Have you ever heard of environmental graphic design?
Chances are if you have visited a museum or a retail store that has awesome larger than life graphics, then you have stumbled upon this multidisciplinary profession.
Contrary to the name, environmental graphic design does not involve using mother nature (or nature’s environment) to design. However, it is a design profession that merges interior design, architecture, and graphic design. Simply, the environmental graphic design consists of using built environments and communication to effectively display a message to the viewer. Traffic patterns and visual information is taken into consideration along with colors and sometimes branding to further enhance the intended message or story.
Environmental design can be applied to a multitude of atmospheres that range from museums, corporate spaces, retail stores, hospitals, and everything in between.
To further dive into the realms of environmental graphic design and help to clarify this misunderstood design area, here are four categories that environmental graphic design can be broken down into.
1. Wayfinding and Signage
An easy way to decipher what wayfinding is to simply think about it as giving directions through the use of signage to give whereabouts in a building. Wayfinding signage is frequently used in hospitals and city centers. They can easily be spotted in hallways or in lobbies. Most of the wayfinding signage uses navigational arrows and gives directions on how to get from one location to a destination. Maps are often used as references.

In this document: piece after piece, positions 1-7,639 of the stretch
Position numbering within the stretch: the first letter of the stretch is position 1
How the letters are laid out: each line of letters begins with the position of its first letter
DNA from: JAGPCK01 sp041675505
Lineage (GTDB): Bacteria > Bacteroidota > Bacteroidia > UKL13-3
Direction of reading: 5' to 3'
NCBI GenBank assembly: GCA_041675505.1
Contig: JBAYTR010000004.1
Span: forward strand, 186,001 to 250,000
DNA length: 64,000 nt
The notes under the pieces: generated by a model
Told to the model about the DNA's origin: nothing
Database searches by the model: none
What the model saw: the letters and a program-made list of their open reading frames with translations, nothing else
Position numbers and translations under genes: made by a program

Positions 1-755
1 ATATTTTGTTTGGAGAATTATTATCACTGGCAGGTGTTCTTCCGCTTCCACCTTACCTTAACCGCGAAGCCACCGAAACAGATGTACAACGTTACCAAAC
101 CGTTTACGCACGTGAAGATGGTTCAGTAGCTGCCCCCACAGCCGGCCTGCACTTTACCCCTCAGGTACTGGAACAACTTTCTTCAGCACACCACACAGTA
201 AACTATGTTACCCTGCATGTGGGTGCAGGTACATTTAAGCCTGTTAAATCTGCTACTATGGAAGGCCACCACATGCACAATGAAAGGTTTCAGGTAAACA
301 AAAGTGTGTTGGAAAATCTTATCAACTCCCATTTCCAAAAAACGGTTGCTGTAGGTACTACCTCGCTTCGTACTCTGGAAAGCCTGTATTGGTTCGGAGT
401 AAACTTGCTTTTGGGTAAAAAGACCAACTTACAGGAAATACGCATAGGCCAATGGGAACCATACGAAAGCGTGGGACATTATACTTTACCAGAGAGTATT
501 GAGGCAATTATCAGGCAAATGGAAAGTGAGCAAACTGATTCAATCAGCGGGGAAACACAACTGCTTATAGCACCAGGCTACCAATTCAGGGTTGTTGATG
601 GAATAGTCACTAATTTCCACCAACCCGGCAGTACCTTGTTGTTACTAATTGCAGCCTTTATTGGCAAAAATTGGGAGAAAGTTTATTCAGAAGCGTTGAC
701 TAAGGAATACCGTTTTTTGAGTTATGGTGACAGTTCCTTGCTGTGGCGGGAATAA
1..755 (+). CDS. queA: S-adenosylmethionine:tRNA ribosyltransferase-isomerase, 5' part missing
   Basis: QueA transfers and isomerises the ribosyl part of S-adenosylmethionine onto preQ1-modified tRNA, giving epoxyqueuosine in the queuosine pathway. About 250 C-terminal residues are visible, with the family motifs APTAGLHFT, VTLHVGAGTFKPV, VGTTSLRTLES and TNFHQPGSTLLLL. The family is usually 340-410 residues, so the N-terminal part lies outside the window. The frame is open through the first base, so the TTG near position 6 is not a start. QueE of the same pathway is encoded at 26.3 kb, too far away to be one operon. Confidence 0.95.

2. Information Design
Reading confusing information is always a headache which is why information design alleviates that frustration. Using intuitive planning, designers prepare information to make a sometimes complex set of information easier to understand and follow. In environmental design this can be done through the use of panels, question and answer flip books, touch screen interactives, and many more unique ways. When designing for museums, information design is one of the most important elements that has to be taken into consideration.
3. Architectural Spaces
When using environmental design, the space that an environment goes into is very important to ensure success. For example, architecture spaces are the base of environmental graphic design in museum exhibits. Traffic patterns are taken into high consideration to guarantee proper traffic flow. Interior design, landscape architecture, and industrial design often times come into play with this stage to further explore and enhance the potential of a space.
4. Retail Design
One of the main goal’s of any retail store is to leave a memorable impression with its customers so that their experience will be worthy of another trip back. Branding, colors, flooring, fixtures, music, and imagery are often used to help further create an environment for the customer.
A store such as J Crew will have a very different feel than an NFL store. The J Crew store will appeal to more of a sophisticated shopping group that and will use colors, imagery, and fixtures that portray that sophistication. The NFL store, however, will use bright bold colors and several sports elements that will help draw in their customers. These retail design elements also hold true for many corporate spaces and trade-show environments.
In essence, environmental graphic design is a very broad area of graphic design that is made up of a range of components. The environmental graphic design builds and effectively communicates an environment to the viewer. If you would like to learn more about Environmental Graphic Design please visit SEGD -The Society of Environmental Graphic Designers.